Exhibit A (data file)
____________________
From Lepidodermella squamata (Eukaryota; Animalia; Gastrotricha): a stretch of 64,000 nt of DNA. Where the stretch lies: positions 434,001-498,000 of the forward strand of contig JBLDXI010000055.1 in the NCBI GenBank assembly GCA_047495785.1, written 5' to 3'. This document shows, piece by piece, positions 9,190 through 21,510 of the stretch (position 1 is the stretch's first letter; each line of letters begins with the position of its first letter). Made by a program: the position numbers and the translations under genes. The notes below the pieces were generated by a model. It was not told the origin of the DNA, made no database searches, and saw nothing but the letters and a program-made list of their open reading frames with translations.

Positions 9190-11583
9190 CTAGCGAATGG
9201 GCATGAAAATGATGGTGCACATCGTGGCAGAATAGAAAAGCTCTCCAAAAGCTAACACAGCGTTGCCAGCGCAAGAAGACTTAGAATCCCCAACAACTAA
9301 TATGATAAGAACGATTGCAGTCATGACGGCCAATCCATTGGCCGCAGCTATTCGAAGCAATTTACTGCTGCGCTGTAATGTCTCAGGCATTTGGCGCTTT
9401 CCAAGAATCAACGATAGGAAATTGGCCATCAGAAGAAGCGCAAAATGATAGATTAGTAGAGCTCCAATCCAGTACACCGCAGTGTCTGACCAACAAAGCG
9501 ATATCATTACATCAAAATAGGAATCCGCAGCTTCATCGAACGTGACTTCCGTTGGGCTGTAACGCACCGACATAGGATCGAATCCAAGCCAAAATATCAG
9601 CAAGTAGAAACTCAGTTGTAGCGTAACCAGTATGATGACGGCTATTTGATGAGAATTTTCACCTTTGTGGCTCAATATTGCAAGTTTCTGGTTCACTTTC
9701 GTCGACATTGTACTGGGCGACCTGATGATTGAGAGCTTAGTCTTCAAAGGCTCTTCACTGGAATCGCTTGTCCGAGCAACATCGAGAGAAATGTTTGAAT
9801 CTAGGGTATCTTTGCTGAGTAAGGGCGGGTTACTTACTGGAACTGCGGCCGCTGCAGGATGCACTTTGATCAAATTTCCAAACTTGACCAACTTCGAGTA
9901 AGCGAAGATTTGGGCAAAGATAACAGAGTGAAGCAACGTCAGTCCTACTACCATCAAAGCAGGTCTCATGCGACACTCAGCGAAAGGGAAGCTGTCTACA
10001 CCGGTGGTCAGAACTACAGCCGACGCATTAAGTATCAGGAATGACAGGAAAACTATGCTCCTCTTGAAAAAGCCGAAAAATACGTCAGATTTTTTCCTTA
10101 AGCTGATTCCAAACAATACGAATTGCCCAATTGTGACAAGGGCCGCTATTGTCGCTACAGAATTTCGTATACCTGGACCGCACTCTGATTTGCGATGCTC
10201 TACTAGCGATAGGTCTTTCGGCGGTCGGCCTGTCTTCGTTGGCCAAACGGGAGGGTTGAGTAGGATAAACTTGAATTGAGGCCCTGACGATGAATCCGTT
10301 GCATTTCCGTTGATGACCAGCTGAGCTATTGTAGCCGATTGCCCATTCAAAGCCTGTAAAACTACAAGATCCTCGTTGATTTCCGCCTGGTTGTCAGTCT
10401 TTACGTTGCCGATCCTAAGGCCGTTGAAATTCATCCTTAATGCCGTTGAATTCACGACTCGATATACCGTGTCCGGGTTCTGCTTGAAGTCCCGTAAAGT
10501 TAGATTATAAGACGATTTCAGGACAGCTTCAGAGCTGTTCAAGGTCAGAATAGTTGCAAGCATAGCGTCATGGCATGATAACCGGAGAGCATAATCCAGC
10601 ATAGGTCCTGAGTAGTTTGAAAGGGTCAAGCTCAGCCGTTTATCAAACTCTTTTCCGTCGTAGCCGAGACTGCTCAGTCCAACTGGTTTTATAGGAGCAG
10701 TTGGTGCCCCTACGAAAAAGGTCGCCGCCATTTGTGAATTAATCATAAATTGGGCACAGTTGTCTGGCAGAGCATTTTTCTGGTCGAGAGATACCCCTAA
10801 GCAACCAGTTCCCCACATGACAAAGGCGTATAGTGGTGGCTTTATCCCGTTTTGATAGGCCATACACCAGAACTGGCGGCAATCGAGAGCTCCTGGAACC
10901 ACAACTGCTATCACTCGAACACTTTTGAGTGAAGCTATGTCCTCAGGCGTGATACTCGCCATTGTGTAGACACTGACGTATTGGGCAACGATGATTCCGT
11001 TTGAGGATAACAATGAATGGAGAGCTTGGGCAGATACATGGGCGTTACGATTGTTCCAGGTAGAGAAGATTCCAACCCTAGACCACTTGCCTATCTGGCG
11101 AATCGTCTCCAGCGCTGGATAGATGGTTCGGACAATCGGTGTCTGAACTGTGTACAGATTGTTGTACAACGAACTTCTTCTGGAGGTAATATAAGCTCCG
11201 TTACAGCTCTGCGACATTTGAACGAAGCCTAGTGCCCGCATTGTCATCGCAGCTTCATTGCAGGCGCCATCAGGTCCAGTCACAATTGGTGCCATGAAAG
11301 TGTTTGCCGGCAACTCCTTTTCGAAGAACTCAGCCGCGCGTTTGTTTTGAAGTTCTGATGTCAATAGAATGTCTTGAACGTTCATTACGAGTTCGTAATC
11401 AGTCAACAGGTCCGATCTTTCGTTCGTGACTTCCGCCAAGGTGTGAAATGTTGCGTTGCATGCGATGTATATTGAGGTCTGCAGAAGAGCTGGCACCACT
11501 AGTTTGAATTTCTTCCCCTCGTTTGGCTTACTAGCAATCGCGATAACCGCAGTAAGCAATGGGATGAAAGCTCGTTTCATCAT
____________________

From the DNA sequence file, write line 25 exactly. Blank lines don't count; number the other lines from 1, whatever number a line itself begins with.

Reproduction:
11301 TGTTTGCCGGCAACTCCTTTTCGAAGAACTCAGCCGCGCGTTTGTTTTGAAGTTCTGATGTCAATAGAATGTCTTGAACGTTCATTACGAGTTCGTAATC